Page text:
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Written Ministerial Statements

Wednesday 8 June 2011

Business, Innovation and Skills

National Minimum Wage

The Secretary of State for Business, Innovation and Skills (Vince Cable): The Government have today written to the Low Pay Commission setting out the remit for its 2012 report.

The Government support the national minimum wage (NMW) and have asked the Low Pay Commission (LPC) to evaluate and make recommendations in the areas set out below, taking account of the economic and labour market context, including pensions reform.

Specifically, I have asked the Low Pay Commission to:

1. Monitor, evaluate and review the levels of each of the different minimum wage rates, with particular reference to previously identified groups and sectors, and make recommendations for October 2012.

2. Review the labour market position of young people, including those in apprenticeships and internships.

3. Consider whether NMW regulations can be made even simpler and easier to administer. This might include the removal, simplification or consolidation of any elements of the NMW.

In addition, as part of the simplification agenda, I have requested that the LPC considers the implications of the proposed abolition of the Agricultural Wages Board for England and Wales, pending the outcomes of legislative process and consultation.

4. Consider the best way to give business greater clarity on future levels of the NMW, including the option of two-year recommendations, and implement the chosen solution as part of the 2012 report. Also, consider whether any of the other recommendations could be introduced more promptly.


The Low Pay Commission has been asked to report to the Prime Minister and me by the end of February 2012.

Copies of the remit have been placed in the Libraries of both Houses.

Communities and Local Government

Employment, Social Policy, Health and Consumer Affairs Council: 19 May 2011

The Parliamentary Under-Secretary of State for Communities and Local Government (Andrew Stunell): The Employment, Social Policy, Health and Consumer Affairs Council met on 19 May 2011 in Brussels. The United Kingdom was represented by the UK deputy permanent representative to the EU, Andy Lebrecht.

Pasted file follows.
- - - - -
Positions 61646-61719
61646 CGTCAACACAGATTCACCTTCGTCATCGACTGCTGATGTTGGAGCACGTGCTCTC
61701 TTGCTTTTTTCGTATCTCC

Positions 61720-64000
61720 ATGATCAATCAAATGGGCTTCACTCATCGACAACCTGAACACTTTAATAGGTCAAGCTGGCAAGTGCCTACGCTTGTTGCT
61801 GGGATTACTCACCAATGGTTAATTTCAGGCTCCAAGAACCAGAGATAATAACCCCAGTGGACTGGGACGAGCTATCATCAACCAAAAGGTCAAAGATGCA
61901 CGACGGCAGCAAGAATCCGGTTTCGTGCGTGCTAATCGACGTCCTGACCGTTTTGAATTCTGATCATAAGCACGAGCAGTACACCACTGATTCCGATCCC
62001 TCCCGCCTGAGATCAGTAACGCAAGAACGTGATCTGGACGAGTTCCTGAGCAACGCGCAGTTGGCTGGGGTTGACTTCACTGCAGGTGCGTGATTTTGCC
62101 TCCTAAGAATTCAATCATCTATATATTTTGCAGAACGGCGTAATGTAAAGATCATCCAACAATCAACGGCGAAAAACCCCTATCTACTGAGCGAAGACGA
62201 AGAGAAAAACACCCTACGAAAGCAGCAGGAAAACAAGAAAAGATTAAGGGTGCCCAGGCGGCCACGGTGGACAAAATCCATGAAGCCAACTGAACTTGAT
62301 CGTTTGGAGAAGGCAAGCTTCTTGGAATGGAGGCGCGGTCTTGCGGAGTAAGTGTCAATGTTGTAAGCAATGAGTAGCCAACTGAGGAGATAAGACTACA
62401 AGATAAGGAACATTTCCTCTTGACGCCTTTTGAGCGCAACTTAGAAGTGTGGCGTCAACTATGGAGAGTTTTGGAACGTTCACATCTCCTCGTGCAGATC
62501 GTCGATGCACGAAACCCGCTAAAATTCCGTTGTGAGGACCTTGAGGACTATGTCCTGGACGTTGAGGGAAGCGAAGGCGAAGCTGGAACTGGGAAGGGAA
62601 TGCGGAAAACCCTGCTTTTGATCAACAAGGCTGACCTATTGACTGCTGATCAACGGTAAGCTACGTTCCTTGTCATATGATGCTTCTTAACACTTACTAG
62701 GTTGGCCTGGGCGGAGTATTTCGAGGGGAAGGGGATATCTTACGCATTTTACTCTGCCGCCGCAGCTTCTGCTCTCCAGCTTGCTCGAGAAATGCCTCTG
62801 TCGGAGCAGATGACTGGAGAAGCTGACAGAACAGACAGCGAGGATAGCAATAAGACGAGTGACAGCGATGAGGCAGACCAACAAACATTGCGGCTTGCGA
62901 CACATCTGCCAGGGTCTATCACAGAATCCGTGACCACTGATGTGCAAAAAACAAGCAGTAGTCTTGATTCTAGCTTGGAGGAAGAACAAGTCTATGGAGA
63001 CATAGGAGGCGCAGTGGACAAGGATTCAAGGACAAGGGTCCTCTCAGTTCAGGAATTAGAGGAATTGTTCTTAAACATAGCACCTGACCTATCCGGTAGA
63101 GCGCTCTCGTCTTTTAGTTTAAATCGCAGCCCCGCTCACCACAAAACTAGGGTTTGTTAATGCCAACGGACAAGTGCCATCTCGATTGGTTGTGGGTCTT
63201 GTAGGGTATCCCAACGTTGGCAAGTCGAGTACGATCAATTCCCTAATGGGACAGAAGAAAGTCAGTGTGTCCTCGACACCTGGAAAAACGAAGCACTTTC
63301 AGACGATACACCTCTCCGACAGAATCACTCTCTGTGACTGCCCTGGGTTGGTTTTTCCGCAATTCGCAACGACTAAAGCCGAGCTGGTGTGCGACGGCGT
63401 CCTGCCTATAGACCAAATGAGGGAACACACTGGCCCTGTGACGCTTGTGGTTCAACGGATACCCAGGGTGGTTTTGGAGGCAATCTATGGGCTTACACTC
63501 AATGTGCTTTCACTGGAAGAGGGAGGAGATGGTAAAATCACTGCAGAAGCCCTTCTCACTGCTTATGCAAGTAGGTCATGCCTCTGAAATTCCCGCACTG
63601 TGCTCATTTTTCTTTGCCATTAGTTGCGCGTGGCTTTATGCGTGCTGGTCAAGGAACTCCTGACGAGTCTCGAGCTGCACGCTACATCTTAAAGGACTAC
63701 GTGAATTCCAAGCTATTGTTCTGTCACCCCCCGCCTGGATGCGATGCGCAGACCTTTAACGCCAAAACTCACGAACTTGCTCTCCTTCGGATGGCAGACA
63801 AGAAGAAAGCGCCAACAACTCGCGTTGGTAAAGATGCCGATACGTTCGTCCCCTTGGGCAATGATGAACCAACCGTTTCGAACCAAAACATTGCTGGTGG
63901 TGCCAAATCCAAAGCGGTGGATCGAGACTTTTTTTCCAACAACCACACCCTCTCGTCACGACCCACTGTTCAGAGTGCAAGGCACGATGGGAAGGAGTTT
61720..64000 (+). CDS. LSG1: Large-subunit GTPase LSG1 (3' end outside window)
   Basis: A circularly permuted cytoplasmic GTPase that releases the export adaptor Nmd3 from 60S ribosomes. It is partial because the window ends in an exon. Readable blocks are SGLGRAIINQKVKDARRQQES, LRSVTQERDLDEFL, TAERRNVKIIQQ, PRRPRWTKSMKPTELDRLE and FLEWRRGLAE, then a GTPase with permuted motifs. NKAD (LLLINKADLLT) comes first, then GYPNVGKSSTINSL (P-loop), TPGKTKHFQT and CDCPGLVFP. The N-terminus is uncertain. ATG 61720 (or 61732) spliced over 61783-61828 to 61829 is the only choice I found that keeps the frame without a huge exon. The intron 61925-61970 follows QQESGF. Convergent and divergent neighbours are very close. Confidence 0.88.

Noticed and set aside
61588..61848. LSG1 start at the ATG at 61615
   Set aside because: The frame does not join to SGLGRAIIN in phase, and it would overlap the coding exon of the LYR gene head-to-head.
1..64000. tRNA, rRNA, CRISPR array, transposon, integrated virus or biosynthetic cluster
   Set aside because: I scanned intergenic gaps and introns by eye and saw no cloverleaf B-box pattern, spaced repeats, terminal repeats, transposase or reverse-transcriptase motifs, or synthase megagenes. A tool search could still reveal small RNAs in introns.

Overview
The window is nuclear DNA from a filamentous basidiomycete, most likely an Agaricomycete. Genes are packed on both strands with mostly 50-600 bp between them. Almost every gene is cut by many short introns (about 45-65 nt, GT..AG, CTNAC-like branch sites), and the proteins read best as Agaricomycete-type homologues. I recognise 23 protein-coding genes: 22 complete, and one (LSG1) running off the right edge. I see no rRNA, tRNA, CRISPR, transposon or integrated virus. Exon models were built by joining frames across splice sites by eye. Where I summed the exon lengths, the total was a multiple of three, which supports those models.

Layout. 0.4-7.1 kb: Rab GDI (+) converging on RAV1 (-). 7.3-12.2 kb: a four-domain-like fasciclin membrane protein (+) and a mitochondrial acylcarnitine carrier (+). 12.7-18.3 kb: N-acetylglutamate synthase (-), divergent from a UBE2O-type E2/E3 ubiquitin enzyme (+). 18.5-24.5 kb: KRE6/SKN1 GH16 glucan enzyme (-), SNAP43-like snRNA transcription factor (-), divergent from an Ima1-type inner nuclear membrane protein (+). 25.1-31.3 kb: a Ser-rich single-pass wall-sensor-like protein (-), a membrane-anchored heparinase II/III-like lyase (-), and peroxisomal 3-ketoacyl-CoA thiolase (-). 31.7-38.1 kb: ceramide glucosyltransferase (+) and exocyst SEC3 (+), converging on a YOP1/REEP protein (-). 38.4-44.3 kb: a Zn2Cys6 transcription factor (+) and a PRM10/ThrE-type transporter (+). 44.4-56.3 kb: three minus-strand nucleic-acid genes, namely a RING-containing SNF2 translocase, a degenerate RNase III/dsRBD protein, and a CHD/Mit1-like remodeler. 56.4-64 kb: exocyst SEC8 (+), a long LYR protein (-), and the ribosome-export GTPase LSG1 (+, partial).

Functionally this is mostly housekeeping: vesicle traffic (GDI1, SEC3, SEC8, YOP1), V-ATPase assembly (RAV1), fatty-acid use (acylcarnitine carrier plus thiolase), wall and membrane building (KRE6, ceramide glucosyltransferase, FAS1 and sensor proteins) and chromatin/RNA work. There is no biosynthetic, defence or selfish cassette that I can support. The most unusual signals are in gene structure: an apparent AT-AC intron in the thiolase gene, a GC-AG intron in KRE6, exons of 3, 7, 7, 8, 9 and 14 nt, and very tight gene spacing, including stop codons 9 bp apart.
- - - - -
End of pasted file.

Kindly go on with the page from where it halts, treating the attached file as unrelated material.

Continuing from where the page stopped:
This was a single-issue Council on the subject of Roma integration. On 5 April, the European Commission published a communication on an EU framework for national Roma integration strategies up to 2020. Based

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on this, the presidency invited the Council to hold an exchange of views and adopt a set of Council conclusions and an opinion from the Social Protection Committee.

The presidency stressed the importance of member states taking effective action to tackle Roma exclusion, while emphasising the added value of EU-level action. The presidency noted that the situation of the Roma differed considerably between member states and so the conclusions provided latitude to member states to tailor their approaches to national needs by committing them to preparing either national strategies or sets of policy measures. The chair of the Social Protection Committee underlined the Social Protection Committee’s willingness to continue work on this issue.

The European Commission emphasised the need to step up efforts against discrimination. They said that strong commitment was needed by all member states, but acknowledged that member states’ efforts to promote Roma inclusion should be proportionate to the size and situation of the Roma population on their territory. The Commission also emphasised the link with the EU2020 strategy and underlined the importance of member states’ strategies or policy approaches, focusing on the four priority areas identified in the Commission’s communication—health, housing, education and employment. They called on member states to submit their strategies or policy approaches by end of 2011. The Commission would then report annually to the European Parliament and Council on progress made.

The UK outlined the fact that in this country we have a strong and well-established legal framework to combat discrimination and hate crime and that this protects all individuals, including Roma, Gypsies and Travellers, from racial and other forms of discrimination, and racially motivated crime. We also acknowledged that the UK’s Gypsies and Travellers none the less experience inequalities. We summarised the policy approaches being undertaken in the different parts of the UK to deal with this, including, in England, the ministerial working group on reducing Gypsy and Traveller inequalities, chaired by the Secretary of State for Communities and Local Government.

We also acknowledged the importance of co-ordination between member states to tackle organised crime, particularly the issue of human trafficking, which can affect Roma, especially Roma children, and we noted the opportunity that EU funds provide to member states to add value to their policies to improve the situation of Roma and other disadvantaged people.

Other member states welcomed the conclusions and highlighted the need for concerted action to improve the situation of the Roma. Some said they already had national or regional Roma strategies or programmes; others said they tackled Roma issues through mainstreaming into wider social inclusion programmes; while others had specific initiatives designed to address particular issues. Though most member states focused exclusively on socio-economic issues, some also made specific reference to the problem of human trafficking. Several member states, including the UK, highlighted the fact that different member states faced different situations both in terms of the size and situation of their Roma populations. Closing the debate, the presidency noted, among other things, that some member states